LVMH recently released their first half 2019 results, which stood better-than-expected and added to the overall optimism on the company’s share prices which have gained 45% between January 2019 and June 2019 (January was also an impressive month for the company’s share price, since the group announced record revenue numbers for the year 2018). LVMH’s revenue increased by 15% (YoY) during H1 2019 and also registered an organic revenue growth of 12% (YoY). By business group, the total revenue increased by 9% in wines and spirits, 21% in fashion and leather goods, 12% in perfumes and cosmetics, 8% in watches and jewelry, and 12% in selective retailing. The revenue growth was supported by favorable exchange rate, higher merchandise prices as well as growth in merchandise sales volumes. Among the geographies, Asia registered the highest growth with 33% (YoY) revenue growth during H1 2019, while United States and Europe also recorded healthy growth. The company’s focus on high quality with a combination of dynamism and creativity of its offerings enabled LVMH to pose such strong results.

Bernard Arnault’s empire was built on and heavily relies for growth on rapid acquisitions. He often has been criticized for trying to put multiple luxury brands (often competing with each other) under one roof.  –Though the strategy of rapid acquisition may become trickier going forward for Bernard Arnault’s LVMH  as the newer set of consumers prefer smaller, more niche brands and such brand owners prefer to stay independent as well; LVMH is working structurally on all areas to continue to growth. LVMH has big plans to ride the digital inclusion theme which is becoming a necessity even for luxury business. The company has hired Ian Rogers from Apple as its chief digital officer, who has also been the mastermind behind the giant luxury group’s innovation award. The company has also developed a platform called “Aura” that uses blockchain technology to track luxury goods and stop counterfeit products from entering the market. This platform is designed to offer powerful tracking services to brands as well as tracing options to their consumers, giving the customers access to details with regards to trends, designs, raw materials, manufacturing and distribution. With counterfeit being a major problem in the global luxury industry (multi-billion dollar worth of counterfeit goods are seized globally every year), these new initiatives will ensure authenticating the luxury goods. Going forward, another very important catalyst of growth for LVMH will be delivering high-quality products and modern designs to capitalize on the younger generation. Studies by companies such as Bain & Co. stated that generations Y and Z will represent approximately 55% of the 2025 luxury market and will contribute 130% of the overall growth between now and then. We feel LVMH and Bernard Arnault are here to stay, continuing with their thumping growth path over the medium to long term.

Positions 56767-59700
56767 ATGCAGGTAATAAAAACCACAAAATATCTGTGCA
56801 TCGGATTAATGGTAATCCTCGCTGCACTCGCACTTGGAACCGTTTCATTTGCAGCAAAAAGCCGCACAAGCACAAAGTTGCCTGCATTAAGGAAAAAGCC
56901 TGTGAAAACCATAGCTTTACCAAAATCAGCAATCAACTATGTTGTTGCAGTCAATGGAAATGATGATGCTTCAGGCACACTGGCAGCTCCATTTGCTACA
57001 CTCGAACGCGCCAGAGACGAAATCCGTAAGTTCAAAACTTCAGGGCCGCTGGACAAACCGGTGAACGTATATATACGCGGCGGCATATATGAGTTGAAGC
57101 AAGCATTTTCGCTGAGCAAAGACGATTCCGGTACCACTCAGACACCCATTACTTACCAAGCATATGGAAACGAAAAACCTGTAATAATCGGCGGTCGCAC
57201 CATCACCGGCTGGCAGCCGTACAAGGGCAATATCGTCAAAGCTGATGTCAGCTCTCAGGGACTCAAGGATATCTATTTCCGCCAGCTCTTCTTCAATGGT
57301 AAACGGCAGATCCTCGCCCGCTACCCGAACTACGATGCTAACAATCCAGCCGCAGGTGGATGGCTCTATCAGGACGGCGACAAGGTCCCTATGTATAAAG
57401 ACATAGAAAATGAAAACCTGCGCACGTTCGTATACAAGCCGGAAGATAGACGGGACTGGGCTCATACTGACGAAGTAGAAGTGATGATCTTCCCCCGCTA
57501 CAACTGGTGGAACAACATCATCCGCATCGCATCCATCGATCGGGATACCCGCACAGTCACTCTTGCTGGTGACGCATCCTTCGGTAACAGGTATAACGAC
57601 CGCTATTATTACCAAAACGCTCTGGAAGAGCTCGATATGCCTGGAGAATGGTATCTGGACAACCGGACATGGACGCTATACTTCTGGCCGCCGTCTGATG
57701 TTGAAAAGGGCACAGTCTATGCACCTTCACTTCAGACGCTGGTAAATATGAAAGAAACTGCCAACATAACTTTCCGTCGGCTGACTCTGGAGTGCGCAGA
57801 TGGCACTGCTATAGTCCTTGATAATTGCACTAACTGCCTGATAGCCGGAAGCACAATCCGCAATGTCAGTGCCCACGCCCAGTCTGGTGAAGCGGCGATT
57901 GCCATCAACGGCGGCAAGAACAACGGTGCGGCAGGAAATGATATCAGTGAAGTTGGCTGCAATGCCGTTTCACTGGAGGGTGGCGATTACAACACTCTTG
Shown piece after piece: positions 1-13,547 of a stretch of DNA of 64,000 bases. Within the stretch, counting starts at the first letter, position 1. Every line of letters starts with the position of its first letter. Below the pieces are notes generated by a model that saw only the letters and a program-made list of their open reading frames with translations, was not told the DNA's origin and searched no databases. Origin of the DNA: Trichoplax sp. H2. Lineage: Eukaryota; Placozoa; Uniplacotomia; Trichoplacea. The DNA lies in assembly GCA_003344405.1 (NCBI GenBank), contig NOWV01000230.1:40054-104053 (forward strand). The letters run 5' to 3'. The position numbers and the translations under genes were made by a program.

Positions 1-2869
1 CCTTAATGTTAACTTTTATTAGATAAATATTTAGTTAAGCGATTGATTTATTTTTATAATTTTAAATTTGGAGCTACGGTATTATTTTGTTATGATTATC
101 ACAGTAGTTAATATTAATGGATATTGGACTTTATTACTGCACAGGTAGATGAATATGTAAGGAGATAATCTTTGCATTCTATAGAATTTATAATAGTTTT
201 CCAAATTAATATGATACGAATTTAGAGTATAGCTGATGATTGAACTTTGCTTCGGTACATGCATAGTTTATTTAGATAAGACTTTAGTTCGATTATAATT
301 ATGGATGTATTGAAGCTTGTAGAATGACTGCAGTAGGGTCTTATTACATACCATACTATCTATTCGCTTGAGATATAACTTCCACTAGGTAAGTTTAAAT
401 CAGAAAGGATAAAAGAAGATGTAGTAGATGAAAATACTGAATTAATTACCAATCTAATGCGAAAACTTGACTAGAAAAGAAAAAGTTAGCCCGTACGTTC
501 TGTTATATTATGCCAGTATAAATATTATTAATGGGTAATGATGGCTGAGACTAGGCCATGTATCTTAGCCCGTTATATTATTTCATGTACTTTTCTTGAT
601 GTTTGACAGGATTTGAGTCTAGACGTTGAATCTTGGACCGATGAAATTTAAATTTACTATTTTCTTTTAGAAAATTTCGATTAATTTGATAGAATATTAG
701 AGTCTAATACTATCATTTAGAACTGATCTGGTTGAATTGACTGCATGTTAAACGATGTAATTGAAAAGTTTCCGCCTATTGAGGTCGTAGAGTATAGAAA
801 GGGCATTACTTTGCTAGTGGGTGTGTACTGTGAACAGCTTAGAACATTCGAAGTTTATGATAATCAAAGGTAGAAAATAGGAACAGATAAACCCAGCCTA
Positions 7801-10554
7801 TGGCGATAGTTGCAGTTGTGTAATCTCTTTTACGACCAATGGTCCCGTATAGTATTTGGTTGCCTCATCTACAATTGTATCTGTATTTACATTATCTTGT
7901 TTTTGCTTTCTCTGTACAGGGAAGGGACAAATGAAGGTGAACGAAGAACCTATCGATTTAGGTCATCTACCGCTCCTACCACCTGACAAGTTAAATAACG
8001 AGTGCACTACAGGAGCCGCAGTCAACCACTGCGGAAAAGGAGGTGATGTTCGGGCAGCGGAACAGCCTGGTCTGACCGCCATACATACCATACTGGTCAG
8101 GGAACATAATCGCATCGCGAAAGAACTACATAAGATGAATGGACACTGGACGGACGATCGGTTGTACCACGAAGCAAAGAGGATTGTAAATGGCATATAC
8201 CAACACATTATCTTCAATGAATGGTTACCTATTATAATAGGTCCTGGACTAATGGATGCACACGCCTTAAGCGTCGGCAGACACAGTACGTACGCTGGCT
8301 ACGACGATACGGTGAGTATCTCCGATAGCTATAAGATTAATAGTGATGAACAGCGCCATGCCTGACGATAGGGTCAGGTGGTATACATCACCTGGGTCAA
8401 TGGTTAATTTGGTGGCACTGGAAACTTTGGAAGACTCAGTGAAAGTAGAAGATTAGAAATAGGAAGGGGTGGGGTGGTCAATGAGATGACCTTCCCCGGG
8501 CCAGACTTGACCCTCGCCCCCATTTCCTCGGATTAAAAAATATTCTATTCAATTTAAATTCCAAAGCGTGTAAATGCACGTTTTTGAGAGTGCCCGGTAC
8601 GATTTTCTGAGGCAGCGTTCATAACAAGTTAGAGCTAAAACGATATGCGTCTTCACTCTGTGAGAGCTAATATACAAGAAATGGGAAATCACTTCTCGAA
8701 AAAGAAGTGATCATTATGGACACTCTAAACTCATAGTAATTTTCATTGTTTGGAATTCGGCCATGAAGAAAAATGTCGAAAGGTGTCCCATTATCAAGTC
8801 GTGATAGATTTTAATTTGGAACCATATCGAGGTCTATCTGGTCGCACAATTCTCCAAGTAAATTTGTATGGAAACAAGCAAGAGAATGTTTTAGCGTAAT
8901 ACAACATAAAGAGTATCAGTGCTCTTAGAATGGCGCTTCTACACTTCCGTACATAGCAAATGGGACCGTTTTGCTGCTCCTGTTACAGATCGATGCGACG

Your Rating

Slack set out to kill E-mail

Started as a side project for internal use in a gaming company High revenue growth with recurring revenues Went Public by offering shares through the Direct Public Offering ...

Tire manufacturing industry, analysing the cost and margin trends

The global market for tire manufacturing stands at $180 billion. Michelin anticipates the long-term demand to rise at the rate of 5 to 10% a year in developing markets and 1 to 2% a year in mature...

Will the Big Bang merger drive, of Indian Public Sector banks, provide the required impetus to the slowing economy?

India’s Government announces plans to merge 10 of the country’s public sector banks Probable impact of the mergers   India’s Finance Minister, Nirmala Sitharaman,...

An analysis of Malaysian rubber glove industry

How big is the international rubber gloves market? Reasons behind the healthy and steady growth Malaysia’s role in the industry Why are companies struggling for stable...

Overview of Textiles Industry in India and Impact of Covid-19

  Overview of Infrastructure sector in India Current state and performance Outlook   Textile Industry is one of the largest contributors to the country’s exports...